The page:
5G Means Building Small Cells ‘Closer to the Street’

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NAB Show 2019

Experts from Crown Castle, Intel and Samsung discussed the implications of 5G at the NAB Show Wednesday.

“Lots of companies forget there’s a network between you and content,” said Lynne Comp, VP, Data Center Group and GM, Visual Cloud Division for Intel. “The edge can become an opportunity for new value-added and for sales. As the network transforms to operate more like a cloud, you can add additional applications,” she added.

Comp clarified 5G is not just one network; users can assign different slices of the network to employ different characteristics, according to the Intel executive. A dynamic network can ensure users would have ultra-high bandwidth for video streaming, for example.

“5G is happening now. Billions of dollars will be invested,” said Chistopher Levendos, VP Network Engineering and Operations, Crown Castle. He said there’s more investment in towers, small cells and fiber, because existing infrastructure can’t carry all the needed data. Overall, more than $275 billion will be spent on spectrum, fiber and small cell deployment, Accenture estimates. 

“We need millions more feet of fiber, thousands of small cells,” attached to light poles or buildings, “anywhere in the street corridor. This is going on now and [will be] intensely for the next couple of years in U.S. cities,” Levendos said. 5G infrastructure builds on 4G infrastructure, he explained. “What changes with 5G is bringing infrastructure closer to the street.” He described the small cell buildup as “intense” for the next three to five years.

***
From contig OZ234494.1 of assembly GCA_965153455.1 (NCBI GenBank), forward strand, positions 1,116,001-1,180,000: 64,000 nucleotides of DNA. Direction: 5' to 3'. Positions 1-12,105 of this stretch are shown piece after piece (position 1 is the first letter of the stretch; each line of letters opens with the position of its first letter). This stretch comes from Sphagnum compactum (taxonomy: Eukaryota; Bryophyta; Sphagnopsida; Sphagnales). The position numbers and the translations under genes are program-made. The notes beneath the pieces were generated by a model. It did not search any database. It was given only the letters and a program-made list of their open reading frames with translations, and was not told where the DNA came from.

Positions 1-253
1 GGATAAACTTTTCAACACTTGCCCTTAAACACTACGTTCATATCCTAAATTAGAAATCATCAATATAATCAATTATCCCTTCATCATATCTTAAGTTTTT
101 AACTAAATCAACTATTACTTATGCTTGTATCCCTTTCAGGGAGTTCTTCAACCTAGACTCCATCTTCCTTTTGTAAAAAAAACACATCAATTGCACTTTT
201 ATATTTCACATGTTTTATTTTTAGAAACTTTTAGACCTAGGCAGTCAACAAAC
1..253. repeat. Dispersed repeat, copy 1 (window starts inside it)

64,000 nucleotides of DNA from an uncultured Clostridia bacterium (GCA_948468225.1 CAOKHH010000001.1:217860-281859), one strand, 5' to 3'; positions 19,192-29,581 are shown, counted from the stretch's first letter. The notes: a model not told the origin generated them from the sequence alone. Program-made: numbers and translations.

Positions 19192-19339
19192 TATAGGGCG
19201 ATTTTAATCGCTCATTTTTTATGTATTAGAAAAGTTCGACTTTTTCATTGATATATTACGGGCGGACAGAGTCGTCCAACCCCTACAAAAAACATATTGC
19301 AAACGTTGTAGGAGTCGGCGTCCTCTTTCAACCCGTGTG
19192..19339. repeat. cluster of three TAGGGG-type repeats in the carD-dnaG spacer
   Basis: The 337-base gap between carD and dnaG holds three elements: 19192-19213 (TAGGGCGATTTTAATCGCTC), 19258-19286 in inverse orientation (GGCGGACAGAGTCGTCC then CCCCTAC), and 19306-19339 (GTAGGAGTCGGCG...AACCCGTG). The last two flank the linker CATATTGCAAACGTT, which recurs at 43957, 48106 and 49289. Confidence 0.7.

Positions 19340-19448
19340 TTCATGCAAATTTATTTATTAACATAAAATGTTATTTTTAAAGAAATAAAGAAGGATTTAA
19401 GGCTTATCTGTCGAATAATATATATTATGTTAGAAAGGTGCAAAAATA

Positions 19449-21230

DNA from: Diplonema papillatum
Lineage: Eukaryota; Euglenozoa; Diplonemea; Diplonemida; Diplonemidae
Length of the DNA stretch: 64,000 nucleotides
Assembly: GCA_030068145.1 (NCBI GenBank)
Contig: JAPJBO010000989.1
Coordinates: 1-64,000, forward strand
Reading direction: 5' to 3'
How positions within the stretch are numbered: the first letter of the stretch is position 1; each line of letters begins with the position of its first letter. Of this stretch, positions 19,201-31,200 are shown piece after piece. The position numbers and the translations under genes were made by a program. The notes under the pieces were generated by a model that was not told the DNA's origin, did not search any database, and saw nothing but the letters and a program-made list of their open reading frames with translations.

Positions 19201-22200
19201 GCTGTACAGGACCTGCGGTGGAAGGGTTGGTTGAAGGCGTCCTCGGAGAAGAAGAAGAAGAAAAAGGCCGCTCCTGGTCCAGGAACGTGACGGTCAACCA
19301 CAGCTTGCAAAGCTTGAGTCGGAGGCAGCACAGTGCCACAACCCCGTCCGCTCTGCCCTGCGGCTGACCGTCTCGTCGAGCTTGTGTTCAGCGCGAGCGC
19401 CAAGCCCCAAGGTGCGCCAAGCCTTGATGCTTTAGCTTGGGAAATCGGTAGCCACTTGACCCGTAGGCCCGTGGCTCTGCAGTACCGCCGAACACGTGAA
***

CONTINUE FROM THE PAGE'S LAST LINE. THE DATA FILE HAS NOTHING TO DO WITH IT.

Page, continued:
“5G is a fast pipe, and a really big pipe,” said Taher Behbehani, SVP/GM Mobile B2B Division, Samsung Electronics U.S.

He described being at a baseball game and connecting company cameras to a 5G network. He downloaded video to his Samsung Galaxy S10 5G phone, and was able to switch from camera to camera, angle to angle, during the game. “The combination of low latency and big pipe allows me to send video to the cloud and back to my phone, so I see my own version of the game,” Behbehani said.

It becomes a different experience if you add augmented reality, according to the Samsung executive. “Now there’s a new broadcasting cloud, which can compensate for what I uploaded, and advertisers can make money. Many of the components exist now. If any of us want to capture [an] experience, we can make that more interesting and fresh,” he explained.

Panel moderator Shelly Palmer, President/CEO, The Palmer Group, asked what use cases could occur for 5G. Behbehani said immediate applications will likely be B2B. “Because companies own their data and network, 5G allows them to streamline processing in the cloud, for example. Hopefully it makes life easier,” he said.

By Leslie Stimson, Inside Towers Washington Bureau Chief

April 11, 2019

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